Now that the relationship between R1X and R2X is set, the actual values of these resistors are dependent on the A-D conversion speed that will be used in the application. The range of these resistors should be low enough so the source or external input resistance does not interfere with the A/D converter accuracy. The input (external) resistance in this application is:
The parallel combination of larger value resistors increases input (external) resistance. A higher value of input (external) resistance can affect the gain accuracy of conversions given a clock frequency rate. The relationship between the input resistance and the clock frequency for the MCP3301 is shown in Figure 2. An input resistance greater than ~7k-ohms and/or the clock frequency more than 1MHz compromises the gain accuracy of the MCP3301 A/D converter.
Figure 2: In order to preserve 12-bit plus sign accuracy, the input (external) resistance versus conversion clock frequency should be adjusted on the MCP3301 SAR converter accordingly. This graph indicates what the maximum conversion frequency can be versus the input (external) resistance that is needed in order to keep errors to less than 1LSb.
The gain accuracy of the circuit is dependent on the accuracy of the external resistors, R1X and R2X and the A/D converter. A typical tolerance value for low cost resistors is 1 percent. This specification is well below the gain specifications of the A/D converter and is easily calibrated out with the microcontroller. Other A/D specifications such as offset error, differential linearity and integral linearity are not effected by this input resistive voltage divider.
Table 1 shows some typical 1 percent resistance values for a +/-10 Volt input range when the MCP3301, 12-bit A/D converter is used in the circuit of Figure 1. The circuit in this example uses a 5V-power supply. The table also lists the widest voltage ranges seen at the ADC input stage for various voltage references.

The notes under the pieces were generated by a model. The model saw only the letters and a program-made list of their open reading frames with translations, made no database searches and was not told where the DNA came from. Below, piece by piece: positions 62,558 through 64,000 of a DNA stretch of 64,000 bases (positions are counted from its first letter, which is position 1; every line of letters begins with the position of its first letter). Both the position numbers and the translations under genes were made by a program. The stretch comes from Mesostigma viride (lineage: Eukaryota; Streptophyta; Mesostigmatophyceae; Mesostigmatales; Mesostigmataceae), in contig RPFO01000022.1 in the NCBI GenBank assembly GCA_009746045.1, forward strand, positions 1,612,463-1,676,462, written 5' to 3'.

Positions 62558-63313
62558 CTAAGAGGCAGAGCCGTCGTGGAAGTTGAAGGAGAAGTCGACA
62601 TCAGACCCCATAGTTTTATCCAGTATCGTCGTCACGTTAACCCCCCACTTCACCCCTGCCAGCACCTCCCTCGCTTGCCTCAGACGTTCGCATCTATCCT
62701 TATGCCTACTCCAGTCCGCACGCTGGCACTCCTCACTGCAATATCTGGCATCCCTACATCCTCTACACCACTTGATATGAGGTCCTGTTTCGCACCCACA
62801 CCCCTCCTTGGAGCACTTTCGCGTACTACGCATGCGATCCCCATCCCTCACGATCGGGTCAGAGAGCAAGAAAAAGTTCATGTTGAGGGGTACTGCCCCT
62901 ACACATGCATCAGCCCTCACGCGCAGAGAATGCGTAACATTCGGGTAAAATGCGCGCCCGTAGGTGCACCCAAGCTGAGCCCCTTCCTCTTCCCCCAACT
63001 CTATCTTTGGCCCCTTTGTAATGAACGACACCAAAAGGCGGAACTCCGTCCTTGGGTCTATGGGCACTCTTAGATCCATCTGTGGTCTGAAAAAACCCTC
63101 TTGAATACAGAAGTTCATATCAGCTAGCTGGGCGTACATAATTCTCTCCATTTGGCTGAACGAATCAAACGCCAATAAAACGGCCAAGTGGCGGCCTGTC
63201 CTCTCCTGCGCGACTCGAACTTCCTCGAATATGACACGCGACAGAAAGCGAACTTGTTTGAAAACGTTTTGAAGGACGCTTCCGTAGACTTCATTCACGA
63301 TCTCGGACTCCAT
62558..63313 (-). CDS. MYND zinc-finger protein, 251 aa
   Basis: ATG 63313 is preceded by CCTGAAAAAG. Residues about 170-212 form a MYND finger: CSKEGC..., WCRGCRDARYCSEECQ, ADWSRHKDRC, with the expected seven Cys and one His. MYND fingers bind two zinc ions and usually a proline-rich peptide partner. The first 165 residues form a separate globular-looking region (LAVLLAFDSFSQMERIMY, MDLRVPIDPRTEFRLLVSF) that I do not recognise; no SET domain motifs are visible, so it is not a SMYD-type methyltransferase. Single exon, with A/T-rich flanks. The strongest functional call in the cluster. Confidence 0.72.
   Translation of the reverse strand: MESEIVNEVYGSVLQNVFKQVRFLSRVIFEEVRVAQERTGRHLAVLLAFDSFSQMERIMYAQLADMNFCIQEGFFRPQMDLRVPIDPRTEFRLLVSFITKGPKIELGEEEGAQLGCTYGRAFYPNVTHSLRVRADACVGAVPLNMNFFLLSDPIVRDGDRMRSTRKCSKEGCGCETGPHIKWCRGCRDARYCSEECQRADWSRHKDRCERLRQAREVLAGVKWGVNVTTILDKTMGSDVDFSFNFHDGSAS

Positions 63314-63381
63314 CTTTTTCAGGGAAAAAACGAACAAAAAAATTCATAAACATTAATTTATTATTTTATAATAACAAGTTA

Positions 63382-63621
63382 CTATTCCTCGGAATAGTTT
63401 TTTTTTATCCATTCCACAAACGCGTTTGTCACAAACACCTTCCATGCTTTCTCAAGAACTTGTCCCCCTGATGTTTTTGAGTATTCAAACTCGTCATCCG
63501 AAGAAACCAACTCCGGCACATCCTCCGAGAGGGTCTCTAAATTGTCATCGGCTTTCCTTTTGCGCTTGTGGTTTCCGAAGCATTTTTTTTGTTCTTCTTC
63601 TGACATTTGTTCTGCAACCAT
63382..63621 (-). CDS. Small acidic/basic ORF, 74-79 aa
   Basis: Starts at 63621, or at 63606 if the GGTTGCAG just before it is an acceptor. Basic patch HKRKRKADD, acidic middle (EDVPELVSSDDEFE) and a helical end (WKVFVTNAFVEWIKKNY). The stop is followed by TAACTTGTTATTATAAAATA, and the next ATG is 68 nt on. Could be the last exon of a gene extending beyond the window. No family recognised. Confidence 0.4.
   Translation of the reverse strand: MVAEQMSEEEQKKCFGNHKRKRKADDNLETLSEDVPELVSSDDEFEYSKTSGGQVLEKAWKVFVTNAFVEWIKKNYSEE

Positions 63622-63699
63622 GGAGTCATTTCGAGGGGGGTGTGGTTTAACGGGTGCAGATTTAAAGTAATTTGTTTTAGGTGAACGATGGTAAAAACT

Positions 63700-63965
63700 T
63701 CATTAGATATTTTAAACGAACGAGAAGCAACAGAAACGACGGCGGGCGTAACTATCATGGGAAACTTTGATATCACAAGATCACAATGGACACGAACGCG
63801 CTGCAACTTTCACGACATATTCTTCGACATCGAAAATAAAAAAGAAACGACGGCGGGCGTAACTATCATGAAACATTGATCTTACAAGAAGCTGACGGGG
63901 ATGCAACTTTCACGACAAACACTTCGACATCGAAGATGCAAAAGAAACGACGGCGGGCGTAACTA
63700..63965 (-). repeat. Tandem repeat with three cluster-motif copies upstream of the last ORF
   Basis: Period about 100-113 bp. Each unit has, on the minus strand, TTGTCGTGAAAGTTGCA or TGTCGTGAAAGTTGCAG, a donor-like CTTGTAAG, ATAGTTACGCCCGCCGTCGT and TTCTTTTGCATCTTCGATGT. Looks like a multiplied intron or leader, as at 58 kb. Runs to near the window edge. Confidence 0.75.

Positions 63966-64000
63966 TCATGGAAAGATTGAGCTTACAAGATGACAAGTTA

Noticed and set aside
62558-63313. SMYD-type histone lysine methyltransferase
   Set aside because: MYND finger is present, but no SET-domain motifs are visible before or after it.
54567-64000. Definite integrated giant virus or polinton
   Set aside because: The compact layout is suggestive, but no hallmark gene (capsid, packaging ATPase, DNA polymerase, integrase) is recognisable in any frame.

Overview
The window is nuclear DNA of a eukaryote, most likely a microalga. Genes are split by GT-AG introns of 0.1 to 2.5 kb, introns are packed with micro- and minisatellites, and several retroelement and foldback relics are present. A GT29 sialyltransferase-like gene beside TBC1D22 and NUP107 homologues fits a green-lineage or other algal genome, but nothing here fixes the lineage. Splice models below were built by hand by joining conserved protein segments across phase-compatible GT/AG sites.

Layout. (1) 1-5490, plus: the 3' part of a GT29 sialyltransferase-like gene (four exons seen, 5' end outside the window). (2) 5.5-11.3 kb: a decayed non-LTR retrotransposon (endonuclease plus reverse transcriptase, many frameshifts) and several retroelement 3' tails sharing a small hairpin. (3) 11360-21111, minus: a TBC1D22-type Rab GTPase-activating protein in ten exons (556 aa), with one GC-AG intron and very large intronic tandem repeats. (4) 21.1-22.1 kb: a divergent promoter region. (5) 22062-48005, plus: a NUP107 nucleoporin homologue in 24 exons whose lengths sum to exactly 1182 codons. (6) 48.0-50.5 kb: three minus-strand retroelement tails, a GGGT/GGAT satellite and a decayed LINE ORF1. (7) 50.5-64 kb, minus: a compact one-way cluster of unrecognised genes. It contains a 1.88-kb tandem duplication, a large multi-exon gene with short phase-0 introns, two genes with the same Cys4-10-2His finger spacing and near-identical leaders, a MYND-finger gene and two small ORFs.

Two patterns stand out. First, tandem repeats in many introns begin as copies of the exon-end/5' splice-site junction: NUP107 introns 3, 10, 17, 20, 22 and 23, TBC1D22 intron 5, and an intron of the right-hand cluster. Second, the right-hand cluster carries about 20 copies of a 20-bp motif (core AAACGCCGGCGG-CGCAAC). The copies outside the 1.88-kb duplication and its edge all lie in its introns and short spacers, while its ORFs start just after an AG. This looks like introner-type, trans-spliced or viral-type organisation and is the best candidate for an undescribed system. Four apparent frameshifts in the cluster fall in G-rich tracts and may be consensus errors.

Table 1: Typical resistor combinations, +/–10 Volt input range.
Finally, this test circuit uses a PIC16F73, 8-bit CMOS Flash microcontroller. Data instructions are written to a LCD array for viewing. The PIC16F73 microcontroller can operate with a 20MHz clock rate, giving an instruction cycle of 200ns. This device also has a Synchronous Serial Port that supports SPITM and I2CTM. The SPI port was used to communicate with the MCP3301 A/D converter.
This configuration easily expands the application possibilities of a classical, somewhat restricted input range of a single supply SAR A/D converter, to include a broader range of possibilities. In addition, other circuits can be implemented with this 12-bit plus sign, true differential A/D converter. Circuits such as level shifting, converting differential input signals and single pole signals and zero low pass and high pass filters.
“Driving the Analog Inputs of a SAR A/D Converter,” Baker, Bonnie C., AN246, Microchip Technology, Inc.